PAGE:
Chick lit, Drama

Sunny by Sukh Ojla

There was something entirely enjoyable about this book. The point of view is not one I am familiar with or at least the few I have had the opportunity to read did not agree with me. This was not the case here. If anything, I would say only the incessant reference to her own physical appearance was the thing that got a little tiring (the number of times could have been fewer). I got that point out of the way in the very beginning to get a better grip on my review.
Sunny is dissatisfied with where she is in her life. She is living with her parents (to save on rent) and working in a job that she does not have a passion for. Being highly empathetic, she lets people’s comfort supersede her own when situations arise. When the book begins, it is an especially tiring time as her closest friend is getting married. This is to be an Indian wedding (one of the best conversations I found was the discussion between this and what it would mean to call it Indian Themed instead)
The author walks a line when it comes to coming close to stereotyping the people in her community by adding enough information regarding daily life (both personal and as a group) to provide an extensive view of what it means to belong to such a community. The narrative did not just pick at a few points and harp on them, which was refreshing and informative.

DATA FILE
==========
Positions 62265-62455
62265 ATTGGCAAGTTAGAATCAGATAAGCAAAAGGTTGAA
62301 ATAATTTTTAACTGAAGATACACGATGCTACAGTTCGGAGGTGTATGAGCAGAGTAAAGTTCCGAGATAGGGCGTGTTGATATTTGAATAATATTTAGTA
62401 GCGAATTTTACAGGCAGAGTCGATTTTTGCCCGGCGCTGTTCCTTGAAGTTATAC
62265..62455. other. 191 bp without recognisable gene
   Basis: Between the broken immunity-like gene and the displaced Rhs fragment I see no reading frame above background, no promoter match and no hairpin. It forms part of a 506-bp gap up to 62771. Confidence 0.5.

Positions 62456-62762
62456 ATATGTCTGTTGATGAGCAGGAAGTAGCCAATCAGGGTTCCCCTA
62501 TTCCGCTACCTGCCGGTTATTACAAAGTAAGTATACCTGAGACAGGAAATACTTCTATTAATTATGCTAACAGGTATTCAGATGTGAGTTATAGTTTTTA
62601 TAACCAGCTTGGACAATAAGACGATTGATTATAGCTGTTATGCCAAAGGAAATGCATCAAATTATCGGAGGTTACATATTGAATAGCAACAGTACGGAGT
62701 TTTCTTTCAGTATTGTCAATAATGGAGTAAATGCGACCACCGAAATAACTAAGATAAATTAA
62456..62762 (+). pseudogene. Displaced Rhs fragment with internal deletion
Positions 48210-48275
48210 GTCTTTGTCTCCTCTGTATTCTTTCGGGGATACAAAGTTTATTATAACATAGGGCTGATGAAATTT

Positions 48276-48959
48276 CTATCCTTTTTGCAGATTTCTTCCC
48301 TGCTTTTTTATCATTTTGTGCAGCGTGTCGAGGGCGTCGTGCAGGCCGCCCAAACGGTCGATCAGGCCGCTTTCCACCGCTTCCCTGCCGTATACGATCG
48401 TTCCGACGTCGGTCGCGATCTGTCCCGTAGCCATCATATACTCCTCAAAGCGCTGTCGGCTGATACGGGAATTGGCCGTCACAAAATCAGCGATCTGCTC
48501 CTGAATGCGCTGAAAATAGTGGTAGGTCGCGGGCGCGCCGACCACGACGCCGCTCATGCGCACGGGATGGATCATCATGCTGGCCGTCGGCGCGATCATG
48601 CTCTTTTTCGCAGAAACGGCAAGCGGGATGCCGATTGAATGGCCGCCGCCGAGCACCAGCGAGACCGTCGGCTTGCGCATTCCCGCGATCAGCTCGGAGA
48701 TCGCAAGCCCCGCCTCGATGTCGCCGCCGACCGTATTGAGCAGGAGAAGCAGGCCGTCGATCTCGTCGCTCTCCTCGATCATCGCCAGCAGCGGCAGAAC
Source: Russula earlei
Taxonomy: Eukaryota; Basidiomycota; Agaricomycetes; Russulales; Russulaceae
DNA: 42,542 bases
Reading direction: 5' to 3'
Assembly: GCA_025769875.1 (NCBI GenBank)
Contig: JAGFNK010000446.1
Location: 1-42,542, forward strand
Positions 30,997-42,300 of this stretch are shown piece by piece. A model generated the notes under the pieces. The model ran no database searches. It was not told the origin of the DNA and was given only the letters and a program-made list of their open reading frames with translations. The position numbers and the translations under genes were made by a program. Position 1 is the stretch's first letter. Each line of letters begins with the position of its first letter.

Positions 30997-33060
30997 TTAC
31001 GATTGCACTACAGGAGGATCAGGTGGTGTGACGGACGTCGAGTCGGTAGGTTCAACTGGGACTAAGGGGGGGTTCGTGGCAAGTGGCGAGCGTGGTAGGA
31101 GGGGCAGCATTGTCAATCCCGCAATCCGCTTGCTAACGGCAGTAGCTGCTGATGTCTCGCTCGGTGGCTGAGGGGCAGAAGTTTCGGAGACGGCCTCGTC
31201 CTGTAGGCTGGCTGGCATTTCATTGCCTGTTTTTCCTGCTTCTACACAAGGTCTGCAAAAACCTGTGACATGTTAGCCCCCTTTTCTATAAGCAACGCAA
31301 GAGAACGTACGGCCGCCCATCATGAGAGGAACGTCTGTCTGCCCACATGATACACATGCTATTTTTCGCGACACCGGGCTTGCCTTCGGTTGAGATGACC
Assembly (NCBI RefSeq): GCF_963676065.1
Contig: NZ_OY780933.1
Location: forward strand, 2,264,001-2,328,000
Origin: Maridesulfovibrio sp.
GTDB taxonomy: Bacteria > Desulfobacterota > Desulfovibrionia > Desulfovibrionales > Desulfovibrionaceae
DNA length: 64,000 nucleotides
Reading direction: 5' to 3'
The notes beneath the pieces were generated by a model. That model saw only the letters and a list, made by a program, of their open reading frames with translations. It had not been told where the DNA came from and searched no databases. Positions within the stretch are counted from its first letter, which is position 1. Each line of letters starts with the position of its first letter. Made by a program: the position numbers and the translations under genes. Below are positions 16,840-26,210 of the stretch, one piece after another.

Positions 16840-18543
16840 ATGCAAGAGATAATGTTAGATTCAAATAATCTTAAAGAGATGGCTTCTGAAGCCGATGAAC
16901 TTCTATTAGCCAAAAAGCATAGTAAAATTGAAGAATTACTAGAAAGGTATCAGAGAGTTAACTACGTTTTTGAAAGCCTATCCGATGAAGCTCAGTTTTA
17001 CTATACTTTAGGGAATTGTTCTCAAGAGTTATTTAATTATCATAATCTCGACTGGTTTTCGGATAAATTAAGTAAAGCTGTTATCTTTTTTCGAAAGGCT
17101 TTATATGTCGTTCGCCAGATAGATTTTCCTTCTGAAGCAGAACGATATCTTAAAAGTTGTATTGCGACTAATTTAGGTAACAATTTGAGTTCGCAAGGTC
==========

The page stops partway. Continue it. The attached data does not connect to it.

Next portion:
These varying colours are shown in many of her relationships as well. Each person is not just as they appear at first glance, making some family moments extremely heartfelt. I shed a few tears over a few scenes (quite wholeheartedly).
Sunny is the coming of age story with the growth arc of not just one individual but many of the people and the bonds they share with our protagonist. The writing is smooth, and the author’s personal experiences seem to have influenced the stark reality of some interactions featured here.
I would definitely pick another book by the author and recommend this to others who find the blurb interesting.
I received an ARC thanks to Netgalley and the publishers, but the review is entirely based on my own reading experience.

1 thought on “Sunny by Sukh Ojla”

  1. To walk into a modern-day bookstore is a little bit like studying a single photograph out of the infinite number of photographs that could be taken of the world: It offers the reader a frame. —Nicole Krauss


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